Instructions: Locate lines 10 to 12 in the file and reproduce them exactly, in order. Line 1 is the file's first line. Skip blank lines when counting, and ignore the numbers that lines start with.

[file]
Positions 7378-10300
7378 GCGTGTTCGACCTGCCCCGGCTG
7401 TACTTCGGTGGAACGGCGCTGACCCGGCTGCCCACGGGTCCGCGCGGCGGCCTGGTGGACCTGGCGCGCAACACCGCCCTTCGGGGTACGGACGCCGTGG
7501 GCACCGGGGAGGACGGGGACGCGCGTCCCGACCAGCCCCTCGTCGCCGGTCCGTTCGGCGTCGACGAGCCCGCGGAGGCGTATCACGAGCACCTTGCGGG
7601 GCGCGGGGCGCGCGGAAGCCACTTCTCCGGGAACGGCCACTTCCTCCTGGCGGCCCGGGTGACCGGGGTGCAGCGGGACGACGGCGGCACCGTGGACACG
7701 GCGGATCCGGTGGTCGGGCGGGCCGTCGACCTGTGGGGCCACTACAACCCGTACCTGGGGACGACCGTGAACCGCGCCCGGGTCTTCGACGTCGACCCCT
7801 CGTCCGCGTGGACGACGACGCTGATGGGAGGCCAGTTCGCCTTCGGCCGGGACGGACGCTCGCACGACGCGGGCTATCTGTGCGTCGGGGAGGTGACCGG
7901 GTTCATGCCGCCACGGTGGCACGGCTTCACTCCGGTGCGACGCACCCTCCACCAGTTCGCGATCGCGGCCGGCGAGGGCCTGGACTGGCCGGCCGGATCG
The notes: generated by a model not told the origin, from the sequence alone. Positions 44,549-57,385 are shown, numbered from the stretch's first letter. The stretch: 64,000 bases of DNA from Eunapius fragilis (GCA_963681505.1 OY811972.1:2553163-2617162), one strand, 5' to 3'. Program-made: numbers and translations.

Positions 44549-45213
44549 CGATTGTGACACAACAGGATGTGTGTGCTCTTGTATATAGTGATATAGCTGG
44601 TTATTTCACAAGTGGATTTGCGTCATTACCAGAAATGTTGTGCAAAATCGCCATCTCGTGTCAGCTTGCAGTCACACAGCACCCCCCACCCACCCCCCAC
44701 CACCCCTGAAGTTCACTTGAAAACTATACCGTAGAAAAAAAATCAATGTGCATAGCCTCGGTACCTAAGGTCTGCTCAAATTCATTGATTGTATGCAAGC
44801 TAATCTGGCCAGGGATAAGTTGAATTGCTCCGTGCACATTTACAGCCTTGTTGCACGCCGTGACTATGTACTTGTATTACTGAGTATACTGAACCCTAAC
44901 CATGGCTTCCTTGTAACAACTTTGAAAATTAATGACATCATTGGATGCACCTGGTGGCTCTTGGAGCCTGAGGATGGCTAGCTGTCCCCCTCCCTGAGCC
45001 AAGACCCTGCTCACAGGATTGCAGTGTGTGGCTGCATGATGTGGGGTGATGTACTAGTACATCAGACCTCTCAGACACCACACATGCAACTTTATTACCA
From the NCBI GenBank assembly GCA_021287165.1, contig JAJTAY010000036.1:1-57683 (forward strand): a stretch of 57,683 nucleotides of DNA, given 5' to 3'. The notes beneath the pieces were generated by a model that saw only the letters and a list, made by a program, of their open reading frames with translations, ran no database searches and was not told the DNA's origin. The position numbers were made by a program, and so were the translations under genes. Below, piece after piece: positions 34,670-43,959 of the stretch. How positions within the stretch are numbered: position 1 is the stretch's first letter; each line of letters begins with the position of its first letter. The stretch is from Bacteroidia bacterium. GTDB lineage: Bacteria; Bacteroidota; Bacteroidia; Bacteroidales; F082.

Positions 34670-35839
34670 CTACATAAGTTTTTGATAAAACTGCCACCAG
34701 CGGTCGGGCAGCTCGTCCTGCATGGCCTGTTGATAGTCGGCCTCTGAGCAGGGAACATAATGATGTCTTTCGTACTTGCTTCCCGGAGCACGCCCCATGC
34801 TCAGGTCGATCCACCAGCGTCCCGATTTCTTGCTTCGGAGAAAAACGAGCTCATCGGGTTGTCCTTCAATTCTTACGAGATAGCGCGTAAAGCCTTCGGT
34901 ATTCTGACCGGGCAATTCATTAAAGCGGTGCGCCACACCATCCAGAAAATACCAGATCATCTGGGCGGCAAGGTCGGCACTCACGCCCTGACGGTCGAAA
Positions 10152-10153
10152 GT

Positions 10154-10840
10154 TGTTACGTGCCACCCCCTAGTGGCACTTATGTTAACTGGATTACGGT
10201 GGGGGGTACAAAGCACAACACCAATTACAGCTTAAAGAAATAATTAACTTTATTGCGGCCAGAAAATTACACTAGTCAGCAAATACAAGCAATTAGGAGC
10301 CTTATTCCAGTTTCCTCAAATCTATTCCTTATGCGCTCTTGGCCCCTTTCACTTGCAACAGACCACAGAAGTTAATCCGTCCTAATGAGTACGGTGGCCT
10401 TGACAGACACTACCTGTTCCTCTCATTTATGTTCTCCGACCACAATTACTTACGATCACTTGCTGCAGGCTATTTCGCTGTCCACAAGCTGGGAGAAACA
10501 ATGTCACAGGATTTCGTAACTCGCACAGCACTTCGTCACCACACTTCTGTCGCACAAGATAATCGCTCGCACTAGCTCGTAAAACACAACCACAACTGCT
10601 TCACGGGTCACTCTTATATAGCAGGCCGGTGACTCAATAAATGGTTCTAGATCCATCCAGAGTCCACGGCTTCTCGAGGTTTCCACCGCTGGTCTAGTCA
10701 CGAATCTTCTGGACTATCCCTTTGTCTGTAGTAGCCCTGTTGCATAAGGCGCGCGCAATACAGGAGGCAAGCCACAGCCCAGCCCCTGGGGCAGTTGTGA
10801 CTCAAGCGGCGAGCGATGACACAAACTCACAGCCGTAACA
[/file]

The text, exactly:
Positions 44549-45213
44549 CGATTGTGACACAACAGGATGTGTGTGCTCTTGTATATAGTGATATAGCTGG
44601 TTATTTCACAAGTGGATTTGCGTCATTACCAGAAATGTTGTGCAAAATCGCCATCTCGTGTCAGCTTGCAGTCACACAGCACCCCCCACCCACCCCCCAC